4 Ways To Increase Safety in the Construction Industry

As the owner of a construction company, employee safety is probably a top concern. You don’t want to be responsible for a death or accident, especially if the event could have been prevented. Construction zones are dangerous places, as you know. Employees are at risk of falling or being injured by equipment.

Proper training is essential for maintaining a safe workplace. Safety procedures protect your employees and your company too. Here are four ways to increase safety in the construction industry.

1. Train and Certify All New Employees

New employees must be fully trained before being allowed to use machinery and perform risky jobs. They may need to become certified in certain skills as an OSHA requirement. Becoming certified as a forklift driver or in another skill ensures the new hires understand how to operate the machinery and respond to safety hazards.

A safety training company offers classes for your employees so they can obtain certifications in various skills such as forklift, overhead crane, and scissor lift operator. This improves safety and keeps you in compliance with OSHA. New employees may already have certifications in place, but you may still want to put them through new-hire training.

2. Provide Continuing Education and Recertification

It’s also important to provide continuing education for employees to emphasize employee safety. By focusing on safety it helps employees remember how important it is to practice what they’ve learned. Plus, by attending classes on a set schedule, their memories for safety procedures are kept fresh. A safety training company provides OSHA training classes that relate to the construction industry as often as you need them to keep your employees current with training and recertification.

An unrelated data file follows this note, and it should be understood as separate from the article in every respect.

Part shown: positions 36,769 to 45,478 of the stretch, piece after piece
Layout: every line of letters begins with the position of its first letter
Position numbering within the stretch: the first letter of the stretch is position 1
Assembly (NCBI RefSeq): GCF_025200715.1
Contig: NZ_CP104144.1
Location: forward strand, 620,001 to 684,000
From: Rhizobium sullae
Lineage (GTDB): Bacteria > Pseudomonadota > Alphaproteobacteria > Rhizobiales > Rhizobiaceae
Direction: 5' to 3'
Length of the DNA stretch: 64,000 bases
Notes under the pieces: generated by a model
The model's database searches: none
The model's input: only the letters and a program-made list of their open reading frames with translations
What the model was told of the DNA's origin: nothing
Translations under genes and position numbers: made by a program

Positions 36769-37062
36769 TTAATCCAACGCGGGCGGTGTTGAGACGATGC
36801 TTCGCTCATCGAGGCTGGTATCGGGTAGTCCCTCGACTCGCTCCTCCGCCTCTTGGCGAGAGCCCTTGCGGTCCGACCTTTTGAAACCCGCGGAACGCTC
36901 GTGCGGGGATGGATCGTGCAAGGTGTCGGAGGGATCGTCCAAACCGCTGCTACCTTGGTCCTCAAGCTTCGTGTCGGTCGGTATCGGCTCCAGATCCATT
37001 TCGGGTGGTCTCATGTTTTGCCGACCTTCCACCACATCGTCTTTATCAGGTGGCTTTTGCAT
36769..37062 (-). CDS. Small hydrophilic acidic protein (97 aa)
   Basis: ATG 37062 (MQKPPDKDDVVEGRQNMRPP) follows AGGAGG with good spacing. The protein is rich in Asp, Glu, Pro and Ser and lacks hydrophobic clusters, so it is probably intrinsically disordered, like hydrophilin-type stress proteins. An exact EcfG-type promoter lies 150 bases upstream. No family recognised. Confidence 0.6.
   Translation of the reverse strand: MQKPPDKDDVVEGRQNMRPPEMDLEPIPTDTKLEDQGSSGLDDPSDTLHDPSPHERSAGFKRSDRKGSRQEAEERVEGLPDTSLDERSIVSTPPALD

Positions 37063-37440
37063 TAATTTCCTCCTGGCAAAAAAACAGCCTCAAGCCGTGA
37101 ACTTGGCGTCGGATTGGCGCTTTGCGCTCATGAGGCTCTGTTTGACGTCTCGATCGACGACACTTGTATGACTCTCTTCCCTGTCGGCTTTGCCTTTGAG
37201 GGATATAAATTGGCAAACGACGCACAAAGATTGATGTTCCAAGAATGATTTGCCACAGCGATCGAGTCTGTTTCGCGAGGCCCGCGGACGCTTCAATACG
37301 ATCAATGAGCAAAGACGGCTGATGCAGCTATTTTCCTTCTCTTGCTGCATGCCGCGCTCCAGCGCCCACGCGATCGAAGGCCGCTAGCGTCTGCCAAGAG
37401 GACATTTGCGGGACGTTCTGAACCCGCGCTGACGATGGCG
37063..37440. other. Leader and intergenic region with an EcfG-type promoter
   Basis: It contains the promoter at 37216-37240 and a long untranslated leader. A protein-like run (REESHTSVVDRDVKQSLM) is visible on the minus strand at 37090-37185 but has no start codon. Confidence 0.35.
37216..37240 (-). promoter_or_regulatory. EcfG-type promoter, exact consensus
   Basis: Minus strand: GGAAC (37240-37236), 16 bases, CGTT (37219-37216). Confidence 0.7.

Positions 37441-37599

Classes provide the knowledge to perform the jobs safely. Your employees may need to pass a test to ensure they understand the training. Classes will be in compliance with OSHA and professional associations in the construction industry that provide codes and standards to follow.

3. Teach Basic Workplace Safety

Besides special training geared toward specific job duties, construction employees may need to undergo basic safety training and learn about OSHA and workplace guidelines. These classes teach general safety procedures for working in a construction zone. Employees will learn about potential health hazards and injuries related to the construction industry. In addition, training classes inform employees about employer duties to keep them safe and what to do if they’re injured.

They may learn about workers’ compensation and how to file a claim. Plus, they learn how to report an injury properly and within the right time frame so you’re always informed about the level of safety in your workplace. These classes might be provided online for the convenience of your employees, while other classes, such as rigging, might be better suited for in-person learning.

4. Reinforce Workplace Safety

It’s important not to let your employees get lax about workplace safety. Instead, it should be a daily priority. You can back up training by making daily inspections and checking work frequently to make sure all your employees are following safety protocols. Employees making mistakes or who don’t understand procedures may need to undergo further training to keep themselves and your work crew as safe as possible.

You may want to schedule regular safety meetings with your crew so everyone is informed about the number of accidents and risks found during inspections. Encourage and reward good behaviors while taking action when people get lax or take shortcuts that could compromise safety.

If you need help setting up an employee safety training program, contact National Safety Partners, a veteran-owned company. We’ll ensure your construction site is operating in accordance with industry standards and OSHA as well as federal and state regulations.

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